Himanshu Agrawal is a sub-editor at ESPNcricinfo
World Cup semi-final. Eden Gardens. It was always going to be a special occasion. For my mother, too, it was very special. She was, after all, going to watch a game at Eden Gardens after 40 years!
It wasn't easy to get her there. Forty years, of putting her love for cricket aside and bringing up the family, are a long time. She also whispered to me once that no-one had made so much of an effort to take her to the stadium in all these years. It really wasn't much of an effort - getting tickets was easy, surprisingly so, though I had to keep refreshing the BookMyShow page every 15 minutes before I got hold of them.
It was quite grey and gloomy as we made our way from one corner of Kolkata to another but the fears about the possible cyclone hadn't kept people away. A lot of people might have bought tickets in the hope that India would play their semi-final game at Eden, but they turned up nevertheless.
And there we were. A cricket enthusiast from her childhood days, Mummy talked about how things were while we were on our way, and even more once we reached. When she had last gone to Eden, it was for the India vs West Indies Test of December 1983. Cricket meant Test cricket, there were hardly any ODIs - forget T20s - around. She was surprised by the security apparatus around, cops scanning pockets and bags, all the colour and colourful clothes around… no-one can run on to the field because of the fencing, she remarked. One spectator did, during Australia's chase. As two securitymen hauled the man out, my mother felt bad for him: "How normal this was during our days!"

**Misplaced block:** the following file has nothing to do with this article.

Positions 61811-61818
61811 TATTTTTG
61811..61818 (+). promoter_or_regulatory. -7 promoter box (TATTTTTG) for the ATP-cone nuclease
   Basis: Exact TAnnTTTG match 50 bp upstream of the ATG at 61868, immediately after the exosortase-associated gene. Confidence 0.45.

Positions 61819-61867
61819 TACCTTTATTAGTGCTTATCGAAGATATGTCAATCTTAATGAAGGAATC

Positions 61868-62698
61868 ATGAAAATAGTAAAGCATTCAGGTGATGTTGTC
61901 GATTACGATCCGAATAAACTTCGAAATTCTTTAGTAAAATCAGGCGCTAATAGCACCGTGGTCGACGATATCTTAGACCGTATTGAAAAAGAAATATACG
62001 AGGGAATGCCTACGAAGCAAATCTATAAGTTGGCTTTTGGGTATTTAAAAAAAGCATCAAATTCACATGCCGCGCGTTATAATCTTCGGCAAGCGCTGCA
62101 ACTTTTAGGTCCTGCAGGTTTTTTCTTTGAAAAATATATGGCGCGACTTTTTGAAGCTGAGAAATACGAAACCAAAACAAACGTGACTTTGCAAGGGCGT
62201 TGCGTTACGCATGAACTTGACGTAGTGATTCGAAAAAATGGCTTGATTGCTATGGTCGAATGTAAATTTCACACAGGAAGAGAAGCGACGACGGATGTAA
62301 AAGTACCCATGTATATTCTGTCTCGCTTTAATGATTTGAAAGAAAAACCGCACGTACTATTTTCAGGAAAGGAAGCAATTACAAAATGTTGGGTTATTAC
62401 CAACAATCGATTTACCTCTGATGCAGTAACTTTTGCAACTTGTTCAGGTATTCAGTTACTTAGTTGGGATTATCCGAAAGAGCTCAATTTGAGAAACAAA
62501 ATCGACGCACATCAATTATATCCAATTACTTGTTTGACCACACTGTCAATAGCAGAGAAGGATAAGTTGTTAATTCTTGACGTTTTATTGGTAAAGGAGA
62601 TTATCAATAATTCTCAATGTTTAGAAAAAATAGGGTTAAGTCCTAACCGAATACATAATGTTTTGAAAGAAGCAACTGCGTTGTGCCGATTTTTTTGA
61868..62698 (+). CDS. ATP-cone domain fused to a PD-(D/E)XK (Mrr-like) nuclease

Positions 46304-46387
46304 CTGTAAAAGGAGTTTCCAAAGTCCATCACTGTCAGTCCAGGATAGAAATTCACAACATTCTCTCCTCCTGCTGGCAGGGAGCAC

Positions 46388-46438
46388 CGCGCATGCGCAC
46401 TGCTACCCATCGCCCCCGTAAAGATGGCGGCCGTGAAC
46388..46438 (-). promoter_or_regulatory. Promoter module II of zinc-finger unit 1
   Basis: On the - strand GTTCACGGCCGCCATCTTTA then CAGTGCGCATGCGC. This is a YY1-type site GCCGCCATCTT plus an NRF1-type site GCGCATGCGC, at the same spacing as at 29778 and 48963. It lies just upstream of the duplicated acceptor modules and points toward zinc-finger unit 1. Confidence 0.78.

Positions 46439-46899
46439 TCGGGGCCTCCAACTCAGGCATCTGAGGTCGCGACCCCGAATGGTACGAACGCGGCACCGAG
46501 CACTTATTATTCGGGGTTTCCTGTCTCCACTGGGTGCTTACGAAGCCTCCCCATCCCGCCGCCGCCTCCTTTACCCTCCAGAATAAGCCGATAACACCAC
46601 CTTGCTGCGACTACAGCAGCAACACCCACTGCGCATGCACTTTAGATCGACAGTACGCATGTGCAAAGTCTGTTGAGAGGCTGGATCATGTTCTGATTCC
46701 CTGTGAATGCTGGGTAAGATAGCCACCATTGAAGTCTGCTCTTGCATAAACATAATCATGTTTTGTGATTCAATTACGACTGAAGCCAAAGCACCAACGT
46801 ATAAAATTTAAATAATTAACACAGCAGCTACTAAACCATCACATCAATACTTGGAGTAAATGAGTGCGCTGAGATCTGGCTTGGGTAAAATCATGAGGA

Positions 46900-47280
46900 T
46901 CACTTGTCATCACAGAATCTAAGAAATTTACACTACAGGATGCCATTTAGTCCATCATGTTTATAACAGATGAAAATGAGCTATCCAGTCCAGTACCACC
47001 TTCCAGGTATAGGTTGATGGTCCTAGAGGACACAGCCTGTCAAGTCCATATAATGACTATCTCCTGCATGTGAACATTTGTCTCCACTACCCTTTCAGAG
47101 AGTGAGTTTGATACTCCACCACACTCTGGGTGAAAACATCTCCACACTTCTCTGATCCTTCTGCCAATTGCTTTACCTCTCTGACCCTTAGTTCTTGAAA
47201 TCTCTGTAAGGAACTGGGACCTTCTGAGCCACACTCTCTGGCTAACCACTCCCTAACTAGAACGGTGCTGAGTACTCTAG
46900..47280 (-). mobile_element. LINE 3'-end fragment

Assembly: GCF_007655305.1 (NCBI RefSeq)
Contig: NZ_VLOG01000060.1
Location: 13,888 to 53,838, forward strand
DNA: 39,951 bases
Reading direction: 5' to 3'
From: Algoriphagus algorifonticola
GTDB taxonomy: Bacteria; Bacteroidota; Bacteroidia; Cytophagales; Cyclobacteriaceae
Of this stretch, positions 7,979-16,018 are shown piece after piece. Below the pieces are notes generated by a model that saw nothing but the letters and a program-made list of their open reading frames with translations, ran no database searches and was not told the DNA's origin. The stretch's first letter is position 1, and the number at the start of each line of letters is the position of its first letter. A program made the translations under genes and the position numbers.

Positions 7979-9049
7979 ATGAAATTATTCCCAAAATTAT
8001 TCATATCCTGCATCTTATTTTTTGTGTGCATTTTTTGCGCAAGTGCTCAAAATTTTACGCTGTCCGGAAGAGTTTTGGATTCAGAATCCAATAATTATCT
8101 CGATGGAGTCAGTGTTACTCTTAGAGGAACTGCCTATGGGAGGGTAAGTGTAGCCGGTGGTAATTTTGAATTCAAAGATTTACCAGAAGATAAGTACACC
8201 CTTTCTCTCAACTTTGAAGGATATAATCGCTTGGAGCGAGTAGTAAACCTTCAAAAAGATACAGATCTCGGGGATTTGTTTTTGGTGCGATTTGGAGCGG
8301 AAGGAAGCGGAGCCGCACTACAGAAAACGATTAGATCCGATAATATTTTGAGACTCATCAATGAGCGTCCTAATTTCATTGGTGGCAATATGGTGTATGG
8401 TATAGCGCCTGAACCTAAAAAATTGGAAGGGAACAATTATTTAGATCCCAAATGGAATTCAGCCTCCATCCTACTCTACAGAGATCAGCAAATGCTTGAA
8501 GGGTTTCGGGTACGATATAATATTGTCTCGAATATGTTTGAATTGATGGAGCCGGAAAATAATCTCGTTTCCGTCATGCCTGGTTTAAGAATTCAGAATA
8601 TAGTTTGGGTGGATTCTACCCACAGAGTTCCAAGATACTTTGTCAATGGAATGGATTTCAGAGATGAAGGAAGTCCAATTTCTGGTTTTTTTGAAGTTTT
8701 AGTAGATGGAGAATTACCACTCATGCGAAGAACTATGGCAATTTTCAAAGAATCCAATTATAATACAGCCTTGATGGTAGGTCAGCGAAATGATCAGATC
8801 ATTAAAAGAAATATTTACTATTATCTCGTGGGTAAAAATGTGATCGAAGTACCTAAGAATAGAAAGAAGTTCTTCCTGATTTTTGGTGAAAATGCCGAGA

It was also normal for a very powerful West Indies side to blow opponents away those days, as they did in that Eden Gardens Test. Mummy remarked on it, as she did about India's fast-bowling attack. Having grown up on a heavy dose of spin, it is a fresh feeling for her.
I think she enjoyed the experience, even though she talked about how things were better "back then".
As for me, sure, Australia won and I'll remember that, but I made memories of a different sort. Ones to really cherish. Of a time well before my time, of Sunil Gavaskar and Kapil Dev, of a time Mummy misses, and I will never know.